2) Having said that, I try to keep things like that out of my reviews since those decisions are usually made by people other than the ones who write, draw, and color the comics. So my feelings about this issue is based on the merits of the issue. AND, I have to say (again) that I really did love this issue as much as my review indicates that I did. Last month, I was one of the (seemingly) relatively few who didn’t love Daredevil #36. In contrast, I would easily rank this issue among the top 5 since Waid began his run back in 2011. I was actually getting a little emotional writing this review.

    But to each his own and all that. ;)

    Speaking of which, a sure indication that I loved a comic is that I didn’t even mention the two pretty big “Daredevil science” snafus that I noticed this issue:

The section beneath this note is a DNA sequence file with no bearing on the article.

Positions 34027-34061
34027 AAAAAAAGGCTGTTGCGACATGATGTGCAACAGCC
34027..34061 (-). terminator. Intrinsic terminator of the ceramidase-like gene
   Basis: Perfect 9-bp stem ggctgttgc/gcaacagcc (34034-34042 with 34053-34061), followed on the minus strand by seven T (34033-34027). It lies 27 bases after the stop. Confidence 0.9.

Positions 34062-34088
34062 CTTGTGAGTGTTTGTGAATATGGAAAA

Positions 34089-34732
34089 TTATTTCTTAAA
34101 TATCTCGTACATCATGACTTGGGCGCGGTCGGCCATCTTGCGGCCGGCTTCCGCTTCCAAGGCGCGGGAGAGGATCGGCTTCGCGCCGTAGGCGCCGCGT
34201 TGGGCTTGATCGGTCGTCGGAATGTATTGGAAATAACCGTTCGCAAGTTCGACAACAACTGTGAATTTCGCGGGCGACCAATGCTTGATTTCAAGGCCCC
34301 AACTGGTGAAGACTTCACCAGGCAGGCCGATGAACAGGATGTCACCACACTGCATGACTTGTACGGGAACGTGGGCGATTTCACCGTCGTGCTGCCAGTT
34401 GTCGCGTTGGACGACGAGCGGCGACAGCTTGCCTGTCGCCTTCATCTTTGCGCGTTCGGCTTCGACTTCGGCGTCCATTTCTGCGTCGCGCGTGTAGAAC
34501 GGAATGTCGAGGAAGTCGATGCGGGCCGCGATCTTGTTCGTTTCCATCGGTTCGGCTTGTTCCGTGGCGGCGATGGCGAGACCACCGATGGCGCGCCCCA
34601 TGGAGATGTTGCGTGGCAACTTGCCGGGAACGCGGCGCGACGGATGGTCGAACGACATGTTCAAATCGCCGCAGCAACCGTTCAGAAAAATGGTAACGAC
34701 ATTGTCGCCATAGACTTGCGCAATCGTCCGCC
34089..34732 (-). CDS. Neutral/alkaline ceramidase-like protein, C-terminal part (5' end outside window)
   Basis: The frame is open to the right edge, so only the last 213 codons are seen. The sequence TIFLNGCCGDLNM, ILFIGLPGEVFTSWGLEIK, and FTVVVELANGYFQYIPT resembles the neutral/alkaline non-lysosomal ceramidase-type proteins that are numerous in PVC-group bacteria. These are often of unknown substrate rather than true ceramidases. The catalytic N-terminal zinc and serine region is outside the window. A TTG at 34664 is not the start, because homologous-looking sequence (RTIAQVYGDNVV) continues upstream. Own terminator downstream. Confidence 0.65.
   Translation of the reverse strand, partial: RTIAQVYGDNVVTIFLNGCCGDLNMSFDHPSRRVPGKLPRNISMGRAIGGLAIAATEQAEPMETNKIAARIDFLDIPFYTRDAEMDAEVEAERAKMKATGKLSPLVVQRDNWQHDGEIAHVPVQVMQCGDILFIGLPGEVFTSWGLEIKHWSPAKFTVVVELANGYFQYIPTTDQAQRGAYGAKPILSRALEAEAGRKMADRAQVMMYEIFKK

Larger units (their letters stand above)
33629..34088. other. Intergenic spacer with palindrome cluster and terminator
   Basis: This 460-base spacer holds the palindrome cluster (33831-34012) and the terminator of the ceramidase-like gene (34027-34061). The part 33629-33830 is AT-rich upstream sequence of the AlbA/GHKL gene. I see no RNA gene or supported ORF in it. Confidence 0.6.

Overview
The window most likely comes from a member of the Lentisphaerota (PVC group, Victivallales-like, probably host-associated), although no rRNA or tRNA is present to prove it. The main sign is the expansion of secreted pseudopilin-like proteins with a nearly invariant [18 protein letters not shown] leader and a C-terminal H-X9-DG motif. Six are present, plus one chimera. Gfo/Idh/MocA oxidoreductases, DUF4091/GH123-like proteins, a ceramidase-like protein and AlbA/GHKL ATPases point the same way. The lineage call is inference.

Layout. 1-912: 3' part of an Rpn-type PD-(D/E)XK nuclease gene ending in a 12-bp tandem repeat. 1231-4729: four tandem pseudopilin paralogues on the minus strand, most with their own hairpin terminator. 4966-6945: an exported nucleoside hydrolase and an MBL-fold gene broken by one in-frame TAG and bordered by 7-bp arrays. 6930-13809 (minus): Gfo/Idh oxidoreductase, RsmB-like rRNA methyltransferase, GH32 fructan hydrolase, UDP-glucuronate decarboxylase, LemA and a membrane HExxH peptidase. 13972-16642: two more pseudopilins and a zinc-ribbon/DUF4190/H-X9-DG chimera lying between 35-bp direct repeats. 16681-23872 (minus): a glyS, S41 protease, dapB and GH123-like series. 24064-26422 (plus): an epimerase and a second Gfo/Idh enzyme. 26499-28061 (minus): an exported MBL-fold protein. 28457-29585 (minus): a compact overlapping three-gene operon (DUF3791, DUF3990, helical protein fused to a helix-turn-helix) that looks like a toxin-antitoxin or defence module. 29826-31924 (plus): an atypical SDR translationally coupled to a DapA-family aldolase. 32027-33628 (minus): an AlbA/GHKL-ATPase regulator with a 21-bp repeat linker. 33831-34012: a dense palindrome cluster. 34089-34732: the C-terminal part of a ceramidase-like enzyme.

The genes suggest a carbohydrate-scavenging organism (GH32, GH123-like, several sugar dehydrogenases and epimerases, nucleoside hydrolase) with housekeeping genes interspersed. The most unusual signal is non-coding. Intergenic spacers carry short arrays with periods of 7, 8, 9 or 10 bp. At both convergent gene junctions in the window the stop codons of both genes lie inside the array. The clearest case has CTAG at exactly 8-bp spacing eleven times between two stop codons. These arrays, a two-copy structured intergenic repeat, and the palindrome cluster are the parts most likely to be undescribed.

1) If there’s enough radioactive residue on a piece of paper to deposit a noticeable (even by Matt Murdock) amount of thermal energy in your skin, then that’s clearly more than just a trace amount. It also makes me wonder why the lab didn’t use a Geiger counter. I’m not sure if that’s standard in a forensics lab, but since they claimed they’d examined from every conceivable angle, it’s a strange omission.

    2) I don’t get why Matt should be able to detect radiowaves (which, like light, is a form of electromagnetic radiation, and usually passes right through a human body). He’s done that in the past, but that doesn’t mean that it makes sense.

    Still, I didn’t want to mention these reservations in my review, because they are such minor nitpicks compared to how fantastic this issue was generally.